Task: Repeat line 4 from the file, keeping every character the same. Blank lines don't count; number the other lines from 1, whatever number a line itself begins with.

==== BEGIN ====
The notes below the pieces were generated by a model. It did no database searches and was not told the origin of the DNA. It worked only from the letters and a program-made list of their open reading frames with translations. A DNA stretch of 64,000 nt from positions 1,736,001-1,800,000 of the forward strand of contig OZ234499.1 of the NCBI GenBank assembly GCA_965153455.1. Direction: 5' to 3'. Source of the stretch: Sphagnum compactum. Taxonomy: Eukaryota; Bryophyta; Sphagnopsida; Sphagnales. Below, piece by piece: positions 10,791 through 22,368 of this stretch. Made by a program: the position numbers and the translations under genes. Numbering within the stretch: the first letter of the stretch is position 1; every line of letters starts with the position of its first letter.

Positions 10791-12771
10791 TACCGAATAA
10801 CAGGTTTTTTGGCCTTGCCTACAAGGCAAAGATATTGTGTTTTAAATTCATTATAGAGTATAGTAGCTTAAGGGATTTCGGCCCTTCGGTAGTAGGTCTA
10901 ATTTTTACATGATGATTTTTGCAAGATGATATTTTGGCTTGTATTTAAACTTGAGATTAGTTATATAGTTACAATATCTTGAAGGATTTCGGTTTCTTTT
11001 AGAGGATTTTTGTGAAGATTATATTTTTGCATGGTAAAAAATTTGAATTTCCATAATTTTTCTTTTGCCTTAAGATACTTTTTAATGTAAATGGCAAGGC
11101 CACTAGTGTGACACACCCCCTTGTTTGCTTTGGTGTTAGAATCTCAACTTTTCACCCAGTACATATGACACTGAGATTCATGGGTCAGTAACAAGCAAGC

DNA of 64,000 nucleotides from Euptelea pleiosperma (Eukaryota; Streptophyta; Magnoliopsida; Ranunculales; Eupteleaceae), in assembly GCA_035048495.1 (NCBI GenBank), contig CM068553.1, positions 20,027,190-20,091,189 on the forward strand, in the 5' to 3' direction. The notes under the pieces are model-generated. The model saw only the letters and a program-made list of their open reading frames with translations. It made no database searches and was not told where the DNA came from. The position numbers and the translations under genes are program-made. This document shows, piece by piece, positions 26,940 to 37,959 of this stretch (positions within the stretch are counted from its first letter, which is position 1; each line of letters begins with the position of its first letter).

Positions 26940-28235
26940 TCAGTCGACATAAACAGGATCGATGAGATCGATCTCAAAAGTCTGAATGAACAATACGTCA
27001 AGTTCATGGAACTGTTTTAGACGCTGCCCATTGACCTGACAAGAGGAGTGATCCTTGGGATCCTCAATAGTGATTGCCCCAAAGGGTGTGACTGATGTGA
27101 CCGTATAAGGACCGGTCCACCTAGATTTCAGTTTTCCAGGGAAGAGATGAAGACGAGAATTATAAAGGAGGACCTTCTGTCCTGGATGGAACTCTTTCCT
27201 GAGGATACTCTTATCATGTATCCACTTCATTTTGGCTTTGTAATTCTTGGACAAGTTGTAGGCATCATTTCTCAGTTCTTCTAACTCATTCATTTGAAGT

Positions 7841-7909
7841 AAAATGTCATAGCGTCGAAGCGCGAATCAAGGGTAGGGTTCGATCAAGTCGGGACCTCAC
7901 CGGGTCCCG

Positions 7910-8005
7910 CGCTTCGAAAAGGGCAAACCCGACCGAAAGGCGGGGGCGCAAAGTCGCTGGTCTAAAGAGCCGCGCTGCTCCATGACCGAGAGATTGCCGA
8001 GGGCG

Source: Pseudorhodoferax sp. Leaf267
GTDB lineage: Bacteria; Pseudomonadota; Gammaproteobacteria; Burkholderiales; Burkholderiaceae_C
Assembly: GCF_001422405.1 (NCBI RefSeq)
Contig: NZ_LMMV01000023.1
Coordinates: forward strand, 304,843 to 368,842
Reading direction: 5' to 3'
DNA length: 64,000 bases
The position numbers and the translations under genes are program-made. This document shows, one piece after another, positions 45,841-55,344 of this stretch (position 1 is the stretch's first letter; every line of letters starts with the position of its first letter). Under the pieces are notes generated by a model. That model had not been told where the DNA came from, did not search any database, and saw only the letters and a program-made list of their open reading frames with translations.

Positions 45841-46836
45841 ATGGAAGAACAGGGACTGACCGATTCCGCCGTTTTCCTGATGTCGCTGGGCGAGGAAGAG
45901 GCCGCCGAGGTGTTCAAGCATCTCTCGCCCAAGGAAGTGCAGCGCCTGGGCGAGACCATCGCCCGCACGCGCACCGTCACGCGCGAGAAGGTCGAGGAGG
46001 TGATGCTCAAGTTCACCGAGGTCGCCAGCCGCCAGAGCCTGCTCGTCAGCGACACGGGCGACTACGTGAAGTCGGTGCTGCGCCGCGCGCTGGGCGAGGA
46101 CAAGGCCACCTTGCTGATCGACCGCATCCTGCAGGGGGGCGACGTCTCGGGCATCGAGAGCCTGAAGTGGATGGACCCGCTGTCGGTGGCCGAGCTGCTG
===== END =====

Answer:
10801 CAGGTTTTTTGGCCTTGCCTACAAGGCAAAGATATTGTGTTTTAAATTCATTATAGAGTATAGTAGCTTAAGGGATTTCGGCCCTTCGGTAGTAGGTCTA